The alarm woke us before 6 a.m. I struggled to get dressed, take my anti-nausea medication and eat a granola bar despite knowing that I would not keep it down long. I tried to rush my mother along. She views time as a suggestion and is chronically late for everything and we still had to pick up my aunt before driving the 45 minutes to Laguardia Airport. Once we got to the airport, we had to park the car, check our bags, and make it to our gate in less than 25 minutes. Andrew and I had to run to make the flight.
The flight was extremely turbulent and our seats were way in the back of the plane. I was starving for the first time since the vomiting began a few months back, and except for a few peanuts and crackers, we had nothing to eat for the entire trip. I had planned to buy snacks at the airport because while I rarely had an appetite, I craved all things salty. Unfortunately, there was no time.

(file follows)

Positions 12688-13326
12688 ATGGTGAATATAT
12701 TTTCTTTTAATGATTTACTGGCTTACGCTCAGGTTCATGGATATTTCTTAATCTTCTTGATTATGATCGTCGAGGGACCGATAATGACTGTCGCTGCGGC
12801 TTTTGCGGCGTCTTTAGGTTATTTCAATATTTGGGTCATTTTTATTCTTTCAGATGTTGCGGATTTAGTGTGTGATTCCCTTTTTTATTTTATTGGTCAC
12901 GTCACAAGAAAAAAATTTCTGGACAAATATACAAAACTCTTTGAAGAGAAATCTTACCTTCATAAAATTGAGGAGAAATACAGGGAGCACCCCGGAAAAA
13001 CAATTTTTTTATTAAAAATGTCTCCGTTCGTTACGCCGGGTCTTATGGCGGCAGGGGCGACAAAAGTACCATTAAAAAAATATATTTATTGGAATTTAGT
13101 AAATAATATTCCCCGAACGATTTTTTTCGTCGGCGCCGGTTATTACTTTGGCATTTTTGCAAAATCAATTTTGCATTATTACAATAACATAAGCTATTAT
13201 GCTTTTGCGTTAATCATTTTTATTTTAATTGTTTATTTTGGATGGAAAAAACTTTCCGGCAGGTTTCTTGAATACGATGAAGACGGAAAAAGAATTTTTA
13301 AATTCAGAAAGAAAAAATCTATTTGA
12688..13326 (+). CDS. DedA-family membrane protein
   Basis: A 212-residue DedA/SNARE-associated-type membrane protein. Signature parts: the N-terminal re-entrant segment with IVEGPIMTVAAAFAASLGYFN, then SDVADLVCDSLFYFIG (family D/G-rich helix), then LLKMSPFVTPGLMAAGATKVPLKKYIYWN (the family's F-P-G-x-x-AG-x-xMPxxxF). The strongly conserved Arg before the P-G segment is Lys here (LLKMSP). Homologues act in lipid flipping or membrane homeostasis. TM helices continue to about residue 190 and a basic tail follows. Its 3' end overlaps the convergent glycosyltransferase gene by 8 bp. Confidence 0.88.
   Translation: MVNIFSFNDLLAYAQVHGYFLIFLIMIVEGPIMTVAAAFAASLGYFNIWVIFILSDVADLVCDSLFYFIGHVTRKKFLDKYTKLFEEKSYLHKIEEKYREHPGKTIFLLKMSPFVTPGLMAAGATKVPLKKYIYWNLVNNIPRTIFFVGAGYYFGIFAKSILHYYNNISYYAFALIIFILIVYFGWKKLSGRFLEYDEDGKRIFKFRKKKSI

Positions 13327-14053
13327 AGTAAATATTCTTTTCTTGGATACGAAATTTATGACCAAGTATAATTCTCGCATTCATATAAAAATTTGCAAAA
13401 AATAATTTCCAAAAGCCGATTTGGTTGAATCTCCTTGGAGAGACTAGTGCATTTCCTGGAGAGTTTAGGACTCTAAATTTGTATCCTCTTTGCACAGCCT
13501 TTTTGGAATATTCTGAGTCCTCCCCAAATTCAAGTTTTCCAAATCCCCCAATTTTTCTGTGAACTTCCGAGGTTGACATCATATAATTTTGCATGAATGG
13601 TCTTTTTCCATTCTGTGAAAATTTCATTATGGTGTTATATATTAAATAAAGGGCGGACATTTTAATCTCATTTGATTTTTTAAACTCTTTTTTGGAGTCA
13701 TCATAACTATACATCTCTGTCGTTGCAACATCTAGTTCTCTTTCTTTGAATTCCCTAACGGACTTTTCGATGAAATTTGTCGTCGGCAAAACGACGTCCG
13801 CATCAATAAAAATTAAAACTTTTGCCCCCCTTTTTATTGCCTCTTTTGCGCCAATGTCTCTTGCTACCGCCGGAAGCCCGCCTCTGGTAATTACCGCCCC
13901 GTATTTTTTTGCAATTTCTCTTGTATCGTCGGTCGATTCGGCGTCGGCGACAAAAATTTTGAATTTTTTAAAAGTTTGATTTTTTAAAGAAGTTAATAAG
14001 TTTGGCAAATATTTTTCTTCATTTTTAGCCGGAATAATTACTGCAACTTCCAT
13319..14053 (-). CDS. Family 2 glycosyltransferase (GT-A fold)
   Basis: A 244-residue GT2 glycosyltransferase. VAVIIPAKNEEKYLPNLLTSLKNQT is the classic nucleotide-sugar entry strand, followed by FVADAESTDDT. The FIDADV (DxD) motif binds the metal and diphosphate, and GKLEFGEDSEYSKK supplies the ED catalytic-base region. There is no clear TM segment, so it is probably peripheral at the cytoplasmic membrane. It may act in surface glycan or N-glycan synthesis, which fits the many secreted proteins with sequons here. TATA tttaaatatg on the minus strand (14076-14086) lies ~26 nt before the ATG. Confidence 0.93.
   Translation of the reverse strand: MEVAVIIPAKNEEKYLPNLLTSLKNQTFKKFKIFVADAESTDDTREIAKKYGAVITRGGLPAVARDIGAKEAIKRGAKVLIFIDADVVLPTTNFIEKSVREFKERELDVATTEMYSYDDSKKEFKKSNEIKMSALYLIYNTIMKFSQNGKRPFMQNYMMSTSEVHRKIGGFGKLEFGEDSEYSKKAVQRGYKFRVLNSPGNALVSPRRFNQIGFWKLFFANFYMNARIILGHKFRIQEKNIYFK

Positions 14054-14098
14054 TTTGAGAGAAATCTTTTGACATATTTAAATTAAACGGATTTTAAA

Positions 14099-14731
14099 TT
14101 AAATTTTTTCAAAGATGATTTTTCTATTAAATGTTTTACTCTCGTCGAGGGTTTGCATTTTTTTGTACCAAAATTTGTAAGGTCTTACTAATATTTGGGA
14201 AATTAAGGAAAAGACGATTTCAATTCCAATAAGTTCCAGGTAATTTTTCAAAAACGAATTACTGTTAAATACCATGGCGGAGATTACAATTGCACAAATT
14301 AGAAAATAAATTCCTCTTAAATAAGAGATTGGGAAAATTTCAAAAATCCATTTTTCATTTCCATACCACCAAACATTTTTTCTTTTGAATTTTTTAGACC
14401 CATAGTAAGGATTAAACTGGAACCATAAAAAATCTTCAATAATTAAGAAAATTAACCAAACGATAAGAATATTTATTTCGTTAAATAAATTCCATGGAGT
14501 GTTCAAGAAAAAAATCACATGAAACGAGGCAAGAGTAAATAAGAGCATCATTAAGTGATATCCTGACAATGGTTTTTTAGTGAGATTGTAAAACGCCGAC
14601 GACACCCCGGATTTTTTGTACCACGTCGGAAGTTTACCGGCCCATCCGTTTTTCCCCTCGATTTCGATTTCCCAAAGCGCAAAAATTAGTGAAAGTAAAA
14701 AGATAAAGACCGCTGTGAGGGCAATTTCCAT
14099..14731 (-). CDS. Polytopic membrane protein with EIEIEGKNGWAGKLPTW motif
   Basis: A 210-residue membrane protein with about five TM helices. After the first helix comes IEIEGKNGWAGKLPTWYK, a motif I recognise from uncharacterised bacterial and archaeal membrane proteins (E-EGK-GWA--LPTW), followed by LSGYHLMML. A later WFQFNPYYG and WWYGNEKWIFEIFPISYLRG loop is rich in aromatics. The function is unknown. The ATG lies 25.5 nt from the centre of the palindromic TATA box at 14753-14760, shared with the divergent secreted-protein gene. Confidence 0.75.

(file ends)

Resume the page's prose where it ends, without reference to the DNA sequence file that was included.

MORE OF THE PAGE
I must have gotten up 20 times to pee. I was uncomfortable, achy, tired, and hungry. It was a horrible flight and an awful landing. I just wanted to get to the hotel, shower, eat, and rest. Oh, and buy my wedding dress because our wedding was scheduled for Saturday afternoon.
We checked into Caesar’s Palace and made our way to our room excited, full of life, love, and hope. Once in the room, I peed yet again, changed my clothes, and headed downstairs to eat. We chose a buffet just off the lobby and I nibbled as much as a girl with hyperemesis could. Next, we decided to explore the shops and look for a dress, but I was too tired and my bladder felt full yet again. We headed back to our room instead.